To whom Martha, at the prayer of the people, came into the wood, and found him eating a man. And she cast on him holy water, and showed to him the cross, which anon was overcome, and standing still as a sheep, she bound him with her own girdle, and then was slain with spears and glaives of the people.

The dragon was called of them that dwelled in the country Tarasconus, whereof, in remembrance of him that place is called Tarasconus, which tofore was called Nerluc, and the Black Lake, because there be woods shadowous and black. And there the blessed Martha, by licence of Maximin her master, and of her sister, dwelled and abode in the same place after, and daily occupied in prayers and in fastings, and thereafter assembled and were gathered together a great convent of sisters, and builded a fair church at the honour of the blessed Mary virgin, where she led a hard and a sharp life. She eschewed flesh and all fat meat, eggs, cheese and wine; she ate but once a day. An hundred times a day and an hundred times a night she kneeled down and bowed her knees.

St. Martha is the patroness of homemakers, cooks, innkeepers, domestic servants, and those whose work has to do with hospitality. She is often shown in art working in the kitchen (usually with her sister and Jesus in the foreground); at the tomb of Lazarus; crossing the sea on her way to France; or with a dragon at her feet or on a leash.

27 July 2014

The latest issue of the Crusader Times


For information about the new academic year at The Atonement Academy, and for a schedule of events in these next few weeks, you may go to this link.

23 July 2014

St. Sharbel Makhluf


St. Sharbel Makhluf is a Maronite saint, a member of the ancient Eastern Catholic Church of Antioch.  It was in Antioch that Christ's followers were first called Christians, and St. Peter ministered there before going to Rome.  The Maronites have their own liturgy and discipline, and have always been in full communion with the See of Peter.  They take their name from St. Maron, a fifth century monk and patriarch of Antioch.

St. Sharbel lived in the 19th century and was a priest-hermit who was known for his great holiness, whose spiritual advice was sought by countless people.  When he died, his tomb became a place of pilgrimage for Christians and non-Christians alike.


O Almighty God, who hast compassed us about with so great a cloud of witnesses: Grant that we, encouraged by the good example of thy servant St. Sharbel Makhluf, may persevere in running the race that is set before us, until at length, through thy mercy, we may with him attain to thine eternal joy; through Jesus Christ, the author and perfecter of our faith, who liveth and reigneth with thee and the Holy Spirit, one God, for ever and ever. Amen.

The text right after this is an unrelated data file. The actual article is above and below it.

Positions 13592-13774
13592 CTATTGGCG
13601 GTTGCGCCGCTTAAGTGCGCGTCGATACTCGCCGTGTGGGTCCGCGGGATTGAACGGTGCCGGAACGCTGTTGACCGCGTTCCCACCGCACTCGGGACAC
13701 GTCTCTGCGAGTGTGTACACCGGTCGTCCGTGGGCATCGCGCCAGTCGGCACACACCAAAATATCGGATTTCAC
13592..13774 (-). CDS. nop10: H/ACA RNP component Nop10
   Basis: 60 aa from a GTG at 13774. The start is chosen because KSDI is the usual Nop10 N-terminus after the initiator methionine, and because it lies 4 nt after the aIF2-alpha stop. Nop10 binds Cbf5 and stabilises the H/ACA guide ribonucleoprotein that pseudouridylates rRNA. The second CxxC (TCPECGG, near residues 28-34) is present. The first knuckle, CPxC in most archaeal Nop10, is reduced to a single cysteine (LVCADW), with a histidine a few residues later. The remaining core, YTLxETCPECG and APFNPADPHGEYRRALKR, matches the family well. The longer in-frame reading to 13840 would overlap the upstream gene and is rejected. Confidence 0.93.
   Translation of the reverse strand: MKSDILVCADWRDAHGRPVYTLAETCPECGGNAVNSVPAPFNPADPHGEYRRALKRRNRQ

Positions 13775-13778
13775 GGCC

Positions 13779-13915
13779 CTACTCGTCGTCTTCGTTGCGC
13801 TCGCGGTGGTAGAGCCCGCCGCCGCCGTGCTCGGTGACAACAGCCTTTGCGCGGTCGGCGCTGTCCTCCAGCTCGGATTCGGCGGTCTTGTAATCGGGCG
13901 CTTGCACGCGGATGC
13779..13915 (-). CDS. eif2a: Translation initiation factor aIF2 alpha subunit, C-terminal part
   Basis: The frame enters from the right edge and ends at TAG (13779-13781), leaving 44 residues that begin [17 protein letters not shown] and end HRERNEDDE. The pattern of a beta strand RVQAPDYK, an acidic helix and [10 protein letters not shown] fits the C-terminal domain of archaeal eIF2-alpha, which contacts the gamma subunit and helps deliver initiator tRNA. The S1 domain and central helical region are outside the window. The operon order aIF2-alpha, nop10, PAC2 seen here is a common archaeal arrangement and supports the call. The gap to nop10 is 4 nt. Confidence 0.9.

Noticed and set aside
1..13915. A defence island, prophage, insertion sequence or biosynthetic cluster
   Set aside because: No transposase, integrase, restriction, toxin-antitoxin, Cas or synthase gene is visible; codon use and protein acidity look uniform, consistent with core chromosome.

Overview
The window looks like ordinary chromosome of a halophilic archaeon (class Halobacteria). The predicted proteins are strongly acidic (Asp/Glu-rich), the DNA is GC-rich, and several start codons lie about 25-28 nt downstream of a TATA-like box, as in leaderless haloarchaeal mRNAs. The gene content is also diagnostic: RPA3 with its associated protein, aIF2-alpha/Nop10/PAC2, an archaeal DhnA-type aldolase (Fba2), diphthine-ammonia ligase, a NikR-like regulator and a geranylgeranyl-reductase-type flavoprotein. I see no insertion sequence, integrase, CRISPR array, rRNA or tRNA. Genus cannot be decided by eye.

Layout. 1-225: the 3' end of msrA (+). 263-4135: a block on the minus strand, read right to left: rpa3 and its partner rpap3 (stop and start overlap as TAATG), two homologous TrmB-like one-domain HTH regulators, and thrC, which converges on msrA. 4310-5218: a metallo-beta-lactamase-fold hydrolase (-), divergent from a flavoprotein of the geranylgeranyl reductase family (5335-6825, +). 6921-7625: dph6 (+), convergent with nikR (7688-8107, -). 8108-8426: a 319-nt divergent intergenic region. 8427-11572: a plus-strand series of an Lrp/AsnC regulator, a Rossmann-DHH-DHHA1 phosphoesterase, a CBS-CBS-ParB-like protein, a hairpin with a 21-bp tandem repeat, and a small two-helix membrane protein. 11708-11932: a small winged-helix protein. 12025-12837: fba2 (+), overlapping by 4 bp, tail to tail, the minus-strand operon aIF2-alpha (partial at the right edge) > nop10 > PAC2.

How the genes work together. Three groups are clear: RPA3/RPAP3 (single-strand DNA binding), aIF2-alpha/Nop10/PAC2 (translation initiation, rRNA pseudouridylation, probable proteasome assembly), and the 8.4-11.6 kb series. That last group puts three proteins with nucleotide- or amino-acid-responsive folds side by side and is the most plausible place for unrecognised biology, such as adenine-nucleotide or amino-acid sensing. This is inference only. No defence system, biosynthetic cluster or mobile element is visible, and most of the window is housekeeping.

20 July 2014

Remembering the early years...

Where the Church of Our Lady of the Atonement now stands was once covered with thick underbrush and trees.  Every year I like to take a look back so that those of us who were around in the early years can remember, and those who were not yet here can learn something of the history of our parish family.

Here are some pictures of the groundbreaking for the church, which took place on 9 July 1985, the Feast of Our Lady of the Atonement, with founding members Colonel and Mrs. Robert Joseph turning over the first shovel of earth.  Actually, we were not able to break the ground exactly where the church would stand, but we were a short distance from where the altar would be, because the land was so densely overgrown.


As we cleared the land, the building site began to take shape, and we could see where the original part of the church would be constructed.


Although the land looked level, it wasn't; therefore, it was necessary to raise the ground level on the east end.  I'm standing exactly where the High Altar is now.


"Except the LORD build the house, they labour in vain that build it..."

St. Apollinaris of Ravenna


St. Apollinaris travelled to Rome with St. Peter, who ordained him and sent him to Ravenna to preach the Gospel there.  Apollinaris was beaten mercilessly by the local pagan priests, and driven from the city.  He continued to suffer terrible tortures as he continued to spread the Faith, but he remained faithful to Christ, giving his life as a martyr.

Almighty God, by whose grace and power thy holy martyr St. Apollinaris triumphed over suffering and was faithful even unto death: Grant to us, who now remember him with thanksgiving, to be so faithful in our witness to thee in this world, that we may receive with him the crown of life; through Jesus Christ our Lord, who liveth and reigneth with thee and the Holy Spirit, one God, for ever and ever. Amen.

Basilica of St. Apollinaris in Ravenna, 6th century.

16 July 2014

The Rood Screen